The US formally withdrawal from the Trans-Pacific Partnership (TPP) yesterday, the trade agreement negotiated by former president Barack Obama but never approved by the US Congress.

President Donald Trump’s decision to abandon the 12-nation pact is part of his protectionist, anti-China rhetoric and he plans to focus instead on bilateral treaties, putting “America First,” a slogan he used during his inauguration address last week.

Trump has promised to bring back jobs to the American people, many of which he claims have been lost to unfair trade agreements.

However, according to a study at Ball State University’s Center for Business and Economic last year, trade accounted for just 13 percent of lost factory jobs in the US, with technology to blame for 88 percent of job losses.

“A great thing for the American worker, we just did,” Trump said in the Oval office as he signed the memorandum to pull the US out of the TPP deal yesterday.

“We’re going to stop the ridiculous trade deals that have taken everybody out of our country and taken companies out of our country.”

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Critics of the Trump administration’s decision say that US businesses will lose access to potential new markets. Some have suggested that farmers, pharmaceutical companies, and tech giants could all lose out.

The prospect of greater regulation and high tariffs imposed by some of the countries in the TTP could also threaten US innovation.

“This decision will forfeit the opportunity to promote American exports, reduce trade barriers, open new markets, and protect American invention and innovation,” said Arizona senator John McCain in a statement.

What does this mean for the new global China?

Already, Chinese leaders, enthusiastic about the benefits of globalisation have suggested that the world’s second largest economy will take the US’s place in TPP.

Expanding China’s influence in Asia is crucial, according to Chinese president Xi Jinping.

“We must remain committed to promoting free trade and investment through opening up and say no to protectionism,” the president Xi said in a speech at the World Economic Forum in Davos last week.

China’s involvement in TPP, and the US’s absence, could have a negative impact on the US economy, despite Trump’s insistence that this is not the case.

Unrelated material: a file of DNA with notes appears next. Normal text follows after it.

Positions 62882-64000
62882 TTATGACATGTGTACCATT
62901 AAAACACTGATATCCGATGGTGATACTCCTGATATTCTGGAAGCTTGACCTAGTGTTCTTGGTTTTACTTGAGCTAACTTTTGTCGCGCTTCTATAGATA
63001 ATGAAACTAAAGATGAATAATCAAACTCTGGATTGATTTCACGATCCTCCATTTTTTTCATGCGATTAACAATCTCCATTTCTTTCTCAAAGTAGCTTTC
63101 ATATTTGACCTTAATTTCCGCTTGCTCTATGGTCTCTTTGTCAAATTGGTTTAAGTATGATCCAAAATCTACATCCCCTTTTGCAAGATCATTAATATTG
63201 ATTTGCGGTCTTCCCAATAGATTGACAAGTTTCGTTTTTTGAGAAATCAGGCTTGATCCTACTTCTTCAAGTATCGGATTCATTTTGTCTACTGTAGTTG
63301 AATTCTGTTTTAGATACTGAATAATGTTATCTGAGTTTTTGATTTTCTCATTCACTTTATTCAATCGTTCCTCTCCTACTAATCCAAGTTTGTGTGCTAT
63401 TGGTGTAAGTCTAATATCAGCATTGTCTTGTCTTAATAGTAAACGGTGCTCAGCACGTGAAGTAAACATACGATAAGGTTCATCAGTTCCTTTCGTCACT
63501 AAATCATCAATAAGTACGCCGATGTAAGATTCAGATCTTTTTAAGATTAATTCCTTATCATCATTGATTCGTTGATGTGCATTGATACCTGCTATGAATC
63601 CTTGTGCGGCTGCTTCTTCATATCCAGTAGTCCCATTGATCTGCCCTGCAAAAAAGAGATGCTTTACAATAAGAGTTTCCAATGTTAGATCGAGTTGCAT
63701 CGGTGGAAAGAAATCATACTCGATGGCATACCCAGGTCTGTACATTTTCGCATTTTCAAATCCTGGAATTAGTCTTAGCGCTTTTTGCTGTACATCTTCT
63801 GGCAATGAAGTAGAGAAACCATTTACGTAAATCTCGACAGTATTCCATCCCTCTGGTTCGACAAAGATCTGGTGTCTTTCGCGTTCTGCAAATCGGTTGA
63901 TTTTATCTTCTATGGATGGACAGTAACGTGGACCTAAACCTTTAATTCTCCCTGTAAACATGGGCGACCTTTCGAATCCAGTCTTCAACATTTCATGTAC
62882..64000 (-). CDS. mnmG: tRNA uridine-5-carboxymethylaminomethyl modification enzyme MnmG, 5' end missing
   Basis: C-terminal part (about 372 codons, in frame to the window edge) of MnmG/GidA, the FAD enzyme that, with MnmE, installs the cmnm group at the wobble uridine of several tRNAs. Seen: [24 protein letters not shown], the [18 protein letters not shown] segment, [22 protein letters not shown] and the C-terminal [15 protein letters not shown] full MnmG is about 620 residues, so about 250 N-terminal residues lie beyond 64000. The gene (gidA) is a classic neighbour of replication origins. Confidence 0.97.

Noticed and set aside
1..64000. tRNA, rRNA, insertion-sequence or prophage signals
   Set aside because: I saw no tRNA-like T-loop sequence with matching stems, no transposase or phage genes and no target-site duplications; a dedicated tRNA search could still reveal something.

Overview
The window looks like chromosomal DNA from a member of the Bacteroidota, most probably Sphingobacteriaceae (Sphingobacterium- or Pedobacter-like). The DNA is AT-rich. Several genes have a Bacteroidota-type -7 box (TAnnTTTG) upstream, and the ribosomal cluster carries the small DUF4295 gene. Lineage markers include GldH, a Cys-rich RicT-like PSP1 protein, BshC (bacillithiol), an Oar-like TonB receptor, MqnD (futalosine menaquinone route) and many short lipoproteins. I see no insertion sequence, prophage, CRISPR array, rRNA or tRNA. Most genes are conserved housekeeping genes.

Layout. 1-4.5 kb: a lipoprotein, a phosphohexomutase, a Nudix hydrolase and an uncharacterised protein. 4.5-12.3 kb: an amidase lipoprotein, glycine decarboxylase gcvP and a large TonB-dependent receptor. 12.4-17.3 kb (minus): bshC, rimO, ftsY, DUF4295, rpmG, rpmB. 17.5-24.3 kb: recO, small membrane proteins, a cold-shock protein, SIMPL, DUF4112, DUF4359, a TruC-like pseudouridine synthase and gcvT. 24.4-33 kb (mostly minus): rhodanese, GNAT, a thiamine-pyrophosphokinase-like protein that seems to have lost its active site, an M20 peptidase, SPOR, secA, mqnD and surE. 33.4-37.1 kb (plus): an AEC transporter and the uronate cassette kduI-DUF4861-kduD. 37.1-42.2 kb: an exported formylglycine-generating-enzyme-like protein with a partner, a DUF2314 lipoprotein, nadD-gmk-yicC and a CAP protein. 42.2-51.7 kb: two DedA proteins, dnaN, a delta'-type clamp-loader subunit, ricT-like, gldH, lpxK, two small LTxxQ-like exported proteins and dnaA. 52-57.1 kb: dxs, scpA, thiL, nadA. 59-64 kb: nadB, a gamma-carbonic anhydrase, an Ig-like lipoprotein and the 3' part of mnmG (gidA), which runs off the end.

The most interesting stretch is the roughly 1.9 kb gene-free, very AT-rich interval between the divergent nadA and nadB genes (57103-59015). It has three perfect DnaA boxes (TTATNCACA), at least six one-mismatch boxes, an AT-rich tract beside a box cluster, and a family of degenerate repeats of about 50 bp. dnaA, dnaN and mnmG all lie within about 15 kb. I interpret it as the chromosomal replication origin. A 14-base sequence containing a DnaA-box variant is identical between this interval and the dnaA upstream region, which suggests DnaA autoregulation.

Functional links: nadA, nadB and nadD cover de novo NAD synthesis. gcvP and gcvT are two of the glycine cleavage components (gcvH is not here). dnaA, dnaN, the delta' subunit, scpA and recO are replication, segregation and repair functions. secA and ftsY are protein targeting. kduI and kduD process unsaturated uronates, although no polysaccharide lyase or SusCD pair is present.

Obama’s support for TPP was built on the belief that the pact was a way to counter China’s growing influence. Instead China could now improve its trading relationship with other global economies, at the expense of the US.

“There’s no doubt that this action will be seen as a huge, huge win for China,” said Michael B. Froman, the trade representative who negotiated the pact for Obama.

“For the Trump administration, after all this talk about being tough on China, for their first action to basically hand the keys to China and say we’re withdrawing from our leadership position in this region is geo-strategically damaging.”

The 11 remaining TPP nations are already in talks about the future of the pact. Encouraging China’s membership, Malcolm Turnbull, the prime minister of Australia said:

“Certainly there is the potential for China to join the TPP. There is also the opportunity for the TPP to proceed without the US and I’ve had active discussions with other leaders as recently as last night with Prime Minister [Shinzo] Abe about that.”

Meanwhile, New Zealand prime minister Bill English also said he is hopeful the free trade deal will go ahead, despite the withdrawal of the US.

“New Zealand’s economy depends upon fair access to overseas markets. We will continue to advocate for the benefits of trade liberalisation on the world stage,” said New Zealand’s trade minister Todd McClay.

Trump has also pledged to renegotiate the North American Free Trade Agreement (NAFTA).  Meetings with the leaders of Canada and Mexico, the two main partners in that pact will take place “within 30 days.”